HDR, Inc., recently designed the Historic Fourth Ward Park in Atlanta, Georgia—a popular community gathering space that can also capture nearly 7 million gallons of storm water runoff, thus forming an important part of Atlanta’s water infrastructure. Word about the innovative park design spread all the way to Calgary, Alberta, where a local developer contacted HDR to ask for its help in creating a similar feature in a mixed-use development near the downtown area. In this interview with Municipal Water Leader writer Tyler Young, Robby Bryant, HDR’s planning and landscape architecture discipline leader, tells us about how he brought the lessons of the Fourth Ward Park northward, and adapted them for the needs and climate of his client in Calgary.
Tyler Young: Please tell us about West District Central Park.
Robby Bryant: West District Central Park is a planned urban park in west Calgary that marries public open space with storm water management to create a recreational destination for the surrounding community. The park is located within West District, an 84-acre master-planned development that is envisioned as a high-density, mixed-use, compact, and transit-supportive neighborhood. HDR collaborated with developer Truman Development Corporation, CivicWorks Planning + Design, Urban Systems, S2 Architecture, and the City of Calgary to plan and design the park to be the heart and centerpiece of the development’s urban center. Principles of resiliency helped guide the design, which resulted in active park spaces that are rarely affected by storm events.
The 8-acre park is organized around a central lake that provides storm water storage for the West District development. Fountains, boardwalks, overlooks, and plantings transform the lake from storm water infrastructure to an impressive park centerpiece. Program elements, such as a wintertime ice rink, a performance venue, and a restaurant, were given prominent placement in the park design to help provide activities for all seasons and make it a year-round destination.
Tyler Young: What are some of the lessons that you are applying to this park?
Robby Bryant: Long-term maintenance is always a concern when designing storm water parks. One way to minimize maintenance efforts is to limit or carefully select the program elements that are placed within the inundation zone. Walkways, boardwalks, and hardscape elements are resilient and may not require additional attention following storm events; however, certain plantings, walls, water features, lawn spaces, and playgrounds may require extra resources or time to clean up.
Another aspect of maintenance is understanding which personnel will be responsible for maintaining the facility following completion. In most cases, maintenance tasks are
shared between Water Resources and the Parks Department. It is important to design a facility that allows existing staff to perform familiar maintenance activities using proven techniques. Providing a maintenance schedule with a list of seasonal tasks is critically necessary for the long-term success of the park.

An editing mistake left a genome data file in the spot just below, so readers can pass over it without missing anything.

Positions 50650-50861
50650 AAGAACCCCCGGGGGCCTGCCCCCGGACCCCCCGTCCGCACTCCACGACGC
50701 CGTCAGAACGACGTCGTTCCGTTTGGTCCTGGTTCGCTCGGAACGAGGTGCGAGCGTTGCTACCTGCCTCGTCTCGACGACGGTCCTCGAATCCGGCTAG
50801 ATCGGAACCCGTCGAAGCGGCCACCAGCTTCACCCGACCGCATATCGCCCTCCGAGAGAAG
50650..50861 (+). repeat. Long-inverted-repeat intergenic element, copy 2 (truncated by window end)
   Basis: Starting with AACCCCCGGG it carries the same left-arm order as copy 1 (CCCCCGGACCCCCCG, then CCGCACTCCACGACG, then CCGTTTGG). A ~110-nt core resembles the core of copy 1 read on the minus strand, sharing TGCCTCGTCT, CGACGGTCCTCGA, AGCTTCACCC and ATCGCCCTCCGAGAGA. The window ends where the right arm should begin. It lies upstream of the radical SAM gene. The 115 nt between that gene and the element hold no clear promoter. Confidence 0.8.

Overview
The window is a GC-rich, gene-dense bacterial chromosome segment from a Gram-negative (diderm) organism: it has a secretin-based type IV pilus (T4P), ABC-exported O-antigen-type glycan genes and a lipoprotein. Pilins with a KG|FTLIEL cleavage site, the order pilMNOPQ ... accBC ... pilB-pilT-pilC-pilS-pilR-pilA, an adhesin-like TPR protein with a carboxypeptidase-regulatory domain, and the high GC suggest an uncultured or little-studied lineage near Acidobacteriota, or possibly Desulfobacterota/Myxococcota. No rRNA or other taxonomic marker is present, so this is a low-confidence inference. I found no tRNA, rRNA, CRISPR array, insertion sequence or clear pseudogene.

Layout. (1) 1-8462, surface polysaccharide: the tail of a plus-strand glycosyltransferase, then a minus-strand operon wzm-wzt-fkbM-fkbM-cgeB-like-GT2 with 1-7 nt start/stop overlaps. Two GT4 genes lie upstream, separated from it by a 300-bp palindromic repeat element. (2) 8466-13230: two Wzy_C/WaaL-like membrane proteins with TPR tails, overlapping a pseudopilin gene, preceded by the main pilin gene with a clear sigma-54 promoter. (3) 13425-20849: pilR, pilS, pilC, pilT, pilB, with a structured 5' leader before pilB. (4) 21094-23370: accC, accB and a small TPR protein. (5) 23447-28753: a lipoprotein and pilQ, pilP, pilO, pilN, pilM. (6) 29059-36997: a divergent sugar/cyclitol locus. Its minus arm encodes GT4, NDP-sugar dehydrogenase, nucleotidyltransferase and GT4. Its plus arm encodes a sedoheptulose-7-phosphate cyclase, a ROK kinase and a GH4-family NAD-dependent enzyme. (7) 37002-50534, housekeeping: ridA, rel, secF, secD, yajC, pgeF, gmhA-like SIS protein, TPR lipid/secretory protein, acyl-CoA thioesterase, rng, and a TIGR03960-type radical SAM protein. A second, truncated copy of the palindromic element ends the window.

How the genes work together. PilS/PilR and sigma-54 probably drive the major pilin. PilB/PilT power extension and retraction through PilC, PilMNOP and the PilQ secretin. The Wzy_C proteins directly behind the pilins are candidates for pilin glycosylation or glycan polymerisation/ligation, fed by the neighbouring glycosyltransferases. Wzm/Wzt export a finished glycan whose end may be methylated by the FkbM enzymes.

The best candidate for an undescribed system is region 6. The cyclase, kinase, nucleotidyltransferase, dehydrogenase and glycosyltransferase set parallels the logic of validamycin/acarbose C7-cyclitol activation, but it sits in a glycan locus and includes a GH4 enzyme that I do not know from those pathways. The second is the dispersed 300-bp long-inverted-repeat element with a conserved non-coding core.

Tyler Young: How do you see the park developing, and what is the general outlook for it?
Robby Bryant: West District Central Park will provide an unprecedented impact in implementing the Calgary City Council’s Smart Growth goals. As part of the planned urban center, the park design is forward thinking and multifunctional, integrating people spaces with storm water management and natural landscape. The result is a seamlessly integrated park and storm water management facility that provides a unique and dynamic public open space within the vibrant West District urban development.
Tyler Young: Could you tell us a little bit about yourself and how you became involved with HDR?
Robby Bryant: My first job after school was for a local architecture firm in Atlanta. Most of the work we did back then included park and trail design in small towns throughout Georgia. About 15 years ago, I joined HDR and was brought in on some larger-scale projects throughout the Southeast and Midwest.
Working for a larger company provides unique opportunities to explore and make use of the vast amount of available resources. It wasn’t long before our team of landscape architects was collaborating with environmental engineers and water resources staff on green infrastructure work in parks. We have continued to leverage opportunities by working with other experts within the company; this has opened doors for our efforts on several integrated, multi-functional projects.
Tyler Young: Do you have any words of wisdom to those in the industry?
Robby Bryant: One thing that we try to encourage on our projects is cross-discipline collaboration. It is important to understand the different priorities that each team member values for success of the project. Understanding these issues leads to creative design solutions that bring multiple benefits.